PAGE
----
The representation of this experience of the Church in the Life of a Person is not the work of a number of persons, but of a single author
|November 20, 2011||Posted by webmaster under All text of Schweitzer Quest Jesus, chapter eleven||
While, therefore, at the close of Bauer’s first work it might have seemed that it was only the Gospel of John which he held to be a literary creation, here the same thing is said of the original Gospel. The only difference is that we find more primitive reflection in the Synoptics, and later work in the representation given by the Fourth Evangelist; the former is of a more practical character, the latter more dogmatic.
Nevertheless it is false to assert that according to Bauer the earliest Evangelist invented the Gospel history and the personality of Jesus. That is to carry back the ideas of a later period and a further stage of development into the original form of his view. At the moment when, having disposed of preliminaries, he enters on his investigation, he still assumes that a great, a unique Personality, who so impressed men by His character that it lived on among them in an ideal form, had awakened into life the Messianic idea; and that what the original Evangelist really did was to portray the life of this Jesus—the Christ of the community which He founded—in accordance with the Messianic view of Him, just as the Fourth Evangelist portrayed it in accordance with the presupposition that Jesus was the revealer of the Logos. It was only in the course of his investigations that Bauer’s opinion became more radical. As he goes on, his writing becomes ill-tempered, and takes the form of controversial dialogues with “the theologians,” whom he apostrophises in a biting and injurious fashion, and whom he continually reproaches with not daring, owing to their apologetic prejudices, to see things as they really are, and with declining to face the ultimate results of criticism from fear that the tradition might suffer more loss of historic value than religion could bear. In spite of this hatred of the theologians, which is pathological in character, like his meaningless punctuation, his critical analyses are always exceedingly acute. One has the impression of walking alongside a man who is reasoning quite intelligently, but who talks to himself as though possessed by a fixed idea. What if the whole thing should turn out to be nothing but a literary invention—not only the incidents and discourses, but even the Personality which is assumed as the starting-point of the whole movement? What if the Gospel history were only a late imaginary embodiment of a set of exalted ideas, and these were the only historical reality from first to last? This is the idea which obsesses his mind more and more completely, and moves him to contemptuous laughter. What, he mocks, will these apologists, who are so sure of everything, do then with the shreds and tatters which will be all that is left to them?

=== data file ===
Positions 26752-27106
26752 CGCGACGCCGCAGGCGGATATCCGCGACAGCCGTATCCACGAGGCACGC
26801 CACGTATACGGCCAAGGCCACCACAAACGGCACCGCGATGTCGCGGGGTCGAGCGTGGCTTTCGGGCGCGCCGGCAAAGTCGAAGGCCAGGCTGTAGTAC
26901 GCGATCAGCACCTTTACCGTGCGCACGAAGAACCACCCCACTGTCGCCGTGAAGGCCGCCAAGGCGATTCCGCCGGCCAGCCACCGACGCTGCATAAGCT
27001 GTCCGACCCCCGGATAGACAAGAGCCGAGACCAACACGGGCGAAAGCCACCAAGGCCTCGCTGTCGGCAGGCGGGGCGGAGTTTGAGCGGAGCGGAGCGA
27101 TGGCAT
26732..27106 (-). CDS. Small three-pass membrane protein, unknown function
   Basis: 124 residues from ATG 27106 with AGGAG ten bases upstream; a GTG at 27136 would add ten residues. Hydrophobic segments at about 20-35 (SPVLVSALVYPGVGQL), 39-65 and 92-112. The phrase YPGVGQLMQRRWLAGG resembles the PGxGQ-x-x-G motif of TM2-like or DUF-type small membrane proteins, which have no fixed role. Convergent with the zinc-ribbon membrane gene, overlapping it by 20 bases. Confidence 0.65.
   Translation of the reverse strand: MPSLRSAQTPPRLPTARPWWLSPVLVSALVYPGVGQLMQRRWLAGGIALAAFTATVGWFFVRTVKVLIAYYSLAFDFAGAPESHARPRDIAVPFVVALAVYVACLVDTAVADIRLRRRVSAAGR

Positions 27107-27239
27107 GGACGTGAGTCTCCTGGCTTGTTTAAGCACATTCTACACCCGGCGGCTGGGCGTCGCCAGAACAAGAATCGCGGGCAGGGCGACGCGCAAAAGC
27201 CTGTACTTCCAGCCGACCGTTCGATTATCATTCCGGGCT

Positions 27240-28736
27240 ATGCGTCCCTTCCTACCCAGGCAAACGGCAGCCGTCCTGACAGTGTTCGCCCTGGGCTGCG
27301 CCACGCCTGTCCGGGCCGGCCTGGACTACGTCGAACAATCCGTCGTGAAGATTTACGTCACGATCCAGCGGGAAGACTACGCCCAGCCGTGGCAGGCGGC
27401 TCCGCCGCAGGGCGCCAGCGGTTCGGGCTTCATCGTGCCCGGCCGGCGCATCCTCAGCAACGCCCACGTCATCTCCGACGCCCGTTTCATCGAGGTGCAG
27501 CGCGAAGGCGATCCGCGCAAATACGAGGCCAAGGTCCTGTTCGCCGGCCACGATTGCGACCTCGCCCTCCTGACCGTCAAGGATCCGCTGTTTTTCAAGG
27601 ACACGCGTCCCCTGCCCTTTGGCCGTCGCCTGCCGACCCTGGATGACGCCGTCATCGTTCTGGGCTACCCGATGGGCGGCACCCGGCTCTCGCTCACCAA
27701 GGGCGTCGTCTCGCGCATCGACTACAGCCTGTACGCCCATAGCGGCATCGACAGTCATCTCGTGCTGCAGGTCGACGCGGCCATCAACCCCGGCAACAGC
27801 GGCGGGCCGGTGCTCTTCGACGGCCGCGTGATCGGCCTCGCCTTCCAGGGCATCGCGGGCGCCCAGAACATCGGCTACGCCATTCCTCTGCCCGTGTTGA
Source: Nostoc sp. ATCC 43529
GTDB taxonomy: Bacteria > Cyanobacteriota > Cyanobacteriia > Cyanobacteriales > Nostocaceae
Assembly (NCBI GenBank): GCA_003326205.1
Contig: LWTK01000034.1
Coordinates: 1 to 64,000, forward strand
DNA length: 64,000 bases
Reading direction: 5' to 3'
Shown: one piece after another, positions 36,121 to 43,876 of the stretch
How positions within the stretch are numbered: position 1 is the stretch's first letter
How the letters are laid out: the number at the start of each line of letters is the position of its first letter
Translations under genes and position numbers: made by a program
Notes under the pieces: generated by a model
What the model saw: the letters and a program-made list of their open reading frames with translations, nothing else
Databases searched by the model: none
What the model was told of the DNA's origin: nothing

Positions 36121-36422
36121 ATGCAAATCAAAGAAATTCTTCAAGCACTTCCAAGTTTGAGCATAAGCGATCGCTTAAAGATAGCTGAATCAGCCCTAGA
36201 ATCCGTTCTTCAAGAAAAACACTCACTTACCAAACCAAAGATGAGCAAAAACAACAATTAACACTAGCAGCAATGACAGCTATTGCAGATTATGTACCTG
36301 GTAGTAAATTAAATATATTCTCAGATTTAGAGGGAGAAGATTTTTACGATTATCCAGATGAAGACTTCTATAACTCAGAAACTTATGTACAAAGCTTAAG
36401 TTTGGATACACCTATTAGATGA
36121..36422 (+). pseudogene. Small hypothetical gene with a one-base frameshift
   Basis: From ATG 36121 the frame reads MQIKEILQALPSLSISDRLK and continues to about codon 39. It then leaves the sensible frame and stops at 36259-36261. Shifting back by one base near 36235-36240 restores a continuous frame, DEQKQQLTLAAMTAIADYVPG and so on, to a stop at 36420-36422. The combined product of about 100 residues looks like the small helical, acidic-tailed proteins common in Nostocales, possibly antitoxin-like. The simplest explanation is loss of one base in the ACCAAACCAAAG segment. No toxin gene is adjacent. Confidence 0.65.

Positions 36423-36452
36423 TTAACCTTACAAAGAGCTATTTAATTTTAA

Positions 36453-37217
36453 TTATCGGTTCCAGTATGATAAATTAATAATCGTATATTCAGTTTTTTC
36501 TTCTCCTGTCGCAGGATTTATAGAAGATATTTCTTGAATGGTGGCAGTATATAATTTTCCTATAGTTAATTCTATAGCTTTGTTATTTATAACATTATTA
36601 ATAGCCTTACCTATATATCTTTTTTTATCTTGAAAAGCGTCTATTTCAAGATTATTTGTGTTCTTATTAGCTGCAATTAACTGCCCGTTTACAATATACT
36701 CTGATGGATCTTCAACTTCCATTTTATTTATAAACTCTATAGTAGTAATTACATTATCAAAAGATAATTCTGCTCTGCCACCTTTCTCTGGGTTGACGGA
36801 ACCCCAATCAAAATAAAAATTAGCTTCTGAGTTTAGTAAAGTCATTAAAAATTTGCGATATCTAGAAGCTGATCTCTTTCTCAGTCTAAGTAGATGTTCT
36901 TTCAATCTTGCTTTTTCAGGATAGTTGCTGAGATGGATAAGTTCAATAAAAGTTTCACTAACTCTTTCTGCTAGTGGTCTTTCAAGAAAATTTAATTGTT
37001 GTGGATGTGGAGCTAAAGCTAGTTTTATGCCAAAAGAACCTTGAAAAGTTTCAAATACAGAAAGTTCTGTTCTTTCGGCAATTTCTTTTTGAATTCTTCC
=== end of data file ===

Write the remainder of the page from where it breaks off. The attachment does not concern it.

But at the outset of his investigations Bauer was far from holding such views. His purpose was really only to continue the work of Strauss. The conception of myth and legend of which the latter made use is, Bauer thinks, much too vague to explain this deliberate “transformation” of a personality. In the place of myth Bauer therefore sets “reflection.” The life which pulses in the Gospel history is too vigorous to be explained as created by legend; it is real “experience,” only not the experience of Jesus, but of the Church. The representation of this experience of the Church in the Life of a Person is not the work of a number of persons, but of a single author. It is in this twofold aspect—as the composition of one man, embodying the experience of many—that the Gospel history is to be regarded. As religious art it has a profound truth. When it is regarded from this point of view the difficulties which are encountered in the endeavour to conceive it as real immediately disappear.
We must take as our point of departure the belief in the sacrificial death and the resurrection of Jesus. Everything else attaches itself to this as to its centre. When the need arose to fix definitely the beginning of the manifestation of Jesus as the Saviour—to determine the point of time at which the Lord issued forth from obscurity—it was natural to connect this with the work of the Baptist; and Jesus comes to his baptism. While this is sufficient for the earliest Evangelist, Matthew and Luke feel it to be necessary, in view of the important consequences involved in the connexion of Jesus with the Baptist, to bring them into relation once more by means of the question addressed by the Baptist to Jesus, although this addition is quite inconsistent with the assumptions of the earliest Evangelist. If he had conceived the story of the baptism with the idea of introducing the Baptist again on a later occasion, and this time, moreover, as a doubter, he would have given it a different form. This is a just observation of Bauer’s; the story of the baptism with the miracle which took place at it, and the Baptist’s question, understood as implying a doubt of the Messiahship of Jesus, mutually exclude one another.
Albert Schweitzer's The Quest of the Historical Jesus
|Also in print from Barnes and Noble
As an E-book at: